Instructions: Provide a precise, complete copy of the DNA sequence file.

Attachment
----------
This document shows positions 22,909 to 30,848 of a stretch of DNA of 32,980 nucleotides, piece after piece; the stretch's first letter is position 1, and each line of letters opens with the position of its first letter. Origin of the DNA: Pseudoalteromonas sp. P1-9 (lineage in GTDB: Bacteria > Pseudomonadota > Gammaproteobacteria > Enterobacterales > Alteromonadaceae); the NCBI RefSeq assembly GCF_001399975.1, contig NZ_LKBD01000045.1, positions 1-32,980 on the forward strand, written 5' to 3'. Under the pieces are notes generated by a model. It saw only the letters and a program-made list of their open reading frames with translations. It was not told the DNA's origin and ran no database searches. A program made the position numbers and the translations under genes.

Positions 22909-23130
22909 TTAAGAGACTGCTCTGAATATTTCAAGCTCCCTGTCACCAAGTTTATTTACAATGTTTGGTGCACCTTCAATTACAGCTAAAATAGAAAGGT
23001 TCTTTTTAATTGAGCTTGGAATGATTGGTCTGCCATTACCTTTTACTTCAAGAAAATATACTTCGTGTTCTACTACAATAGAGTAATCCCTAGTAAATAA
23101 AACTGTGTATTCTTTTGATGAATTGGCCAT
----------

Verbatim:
This document shows positions 22,909 to 30,848 of a stretch of DNA of 32,980 nucleotides, piece after piece; the stretch's first letter is position 1, and each line of letters opens with the position of its first letter. Origin of the DNA: Pseudoalteromonas sp. P1-9 (lineage in GTDB: Bacteria > Pseudomonadota > Gammaproteobacteria > Enterobacterales > Alteromonadaceae); the NCBI RefSeq assembly GCF_001399975.1, contig NZ_LKBD01000045.1, positions 1-32,980 on the forward strand, written 5' to 3'. Under the pieces are notes generated by a model. It saw only the letters and a program-made list of their open reading frames with translations. It was not told the DNA's origin and ran no database searches. A program made the position numbers and the translations under genes.

Positions 22909-23130
22909 TTAAGAGACTGCTCTGAATATTTCAAGCTCCCTGTCACCAAGTTTATTTACAATGTTTGGTGCACCTTCAATTACAGCTAAAATAGAAAGGT
23001 TCTTTTTAATTGAGCTTGGAATGATTGGTCTGCCATTACCTTTTACTTCAAGAAAATATACTTCGTGTTCTACTACAATAGAGTAATCCCTAGTAAATAA
23101 AACTGTGTATTCTTTTGATGAATTGGCCAT